ONTARIO, CA -- A 2010 amendment to the New York City Plumbing Code requiring that a wide range of plumbing fixtures bear the WaterSense label (or have been certified as meeting the same efficiency standards) if they are to be sold or installed within city limits will go into effect on July 1, giving manufacturers one more month to make proper preparations.
Approved by Mayor Michael Bloomberg in October 2010, Section PC 604 of the code was amended by adding a new subsection 604.4.1 that reads: “WaterSense program label required: Showerheads, private lavatory faucets, water closets and for urinals, the urinal flush valve or fixture/valve combination, shall meet the specifications required for the WaterSense program label and shall bear such label, or shall be approved in accordance with this code. Exception: Water closets in public restrooms.”
The new requirements for each product (with the previous requirements in parentheses) are: Showerheads, 2.0 gallons per minute (2.5 gpm); Private Lavatory Faucets, 1.5 gpm (2.2 gpm); Water Closets, 1.28 gallons per flush (1.6 gpf); Urinals, 0.5 gpf (1.0 gpf). The new requirements represent a 20‐50 percent reduction in water usage from the previous standards.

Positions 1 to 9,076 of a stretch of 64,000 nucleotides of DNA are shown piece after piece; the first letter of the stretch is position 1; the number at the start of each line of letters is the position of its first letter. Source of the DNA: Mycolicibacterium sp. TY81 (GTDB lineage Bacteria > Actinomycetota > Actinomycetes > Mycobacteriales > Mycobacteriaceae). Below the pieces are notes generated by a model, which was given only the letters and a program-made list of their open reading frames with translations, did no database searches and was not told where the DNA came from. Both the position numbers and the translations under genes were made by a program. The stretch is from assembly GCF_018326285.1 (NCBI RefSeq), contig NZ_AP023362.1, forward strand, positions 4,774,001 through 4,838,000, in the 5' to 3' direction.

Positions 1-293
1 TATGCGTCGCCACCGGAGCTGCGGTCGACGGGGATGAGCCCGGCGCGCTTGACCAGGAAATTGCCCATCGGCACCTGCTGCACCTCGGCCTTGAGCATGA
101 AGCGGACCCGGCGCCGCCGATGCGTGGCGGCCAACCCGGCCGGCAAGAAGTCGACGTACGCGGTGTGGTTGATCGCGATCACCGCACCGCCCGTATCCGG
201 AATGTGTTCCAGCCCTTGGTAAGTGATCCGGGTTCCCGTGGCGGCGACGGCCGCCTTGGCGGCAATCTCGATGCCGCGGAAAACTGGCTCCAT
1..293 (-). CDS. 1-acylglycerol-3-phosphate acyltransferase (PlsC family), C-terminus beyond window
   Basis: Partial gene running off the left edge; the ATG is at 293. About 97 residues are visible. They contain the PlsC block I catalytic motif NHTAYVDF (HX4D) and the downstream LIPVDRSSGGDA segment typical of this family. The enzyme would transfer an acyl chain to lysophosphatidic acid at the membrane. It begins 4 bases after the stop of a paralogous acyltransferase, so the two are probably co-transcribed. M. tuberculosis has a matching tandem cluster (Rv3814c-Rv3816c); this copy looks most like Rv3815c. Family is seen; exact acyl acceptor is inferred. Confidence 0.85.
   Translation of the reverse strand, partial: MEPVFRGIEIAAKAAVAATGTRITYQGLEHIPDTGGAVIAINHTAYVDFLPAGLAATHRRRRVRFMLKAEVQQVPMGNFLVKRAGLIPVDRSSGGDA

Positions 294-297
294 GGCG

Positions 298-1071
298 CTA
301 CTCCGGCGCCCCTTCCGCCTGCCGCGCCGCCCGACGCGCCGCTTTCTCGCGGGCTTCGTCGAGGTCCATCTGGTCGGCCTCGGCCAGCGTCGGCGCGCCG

Launched by the U.S. Environmental Protection Agency in January 2007, the WaterSense product‐labeling program helps consumers identify high‐performance, water‐efficient fixtures. Products bearing the WaterSense label must not only save water, but also perform as well or better than conventional models on the market.
IAPMO R&T, North America’s premier third party certification body for plumbing and mechanical products, has been a licensed provider of WaterSense certification since 2007, certifying the first high‐efficiency toilet (HET) to the standard in April of that year. To date, IAPMO R&T has certified thousands of lavatory faucet, toilet, urinal and showerhead models to the WaterSense specifications.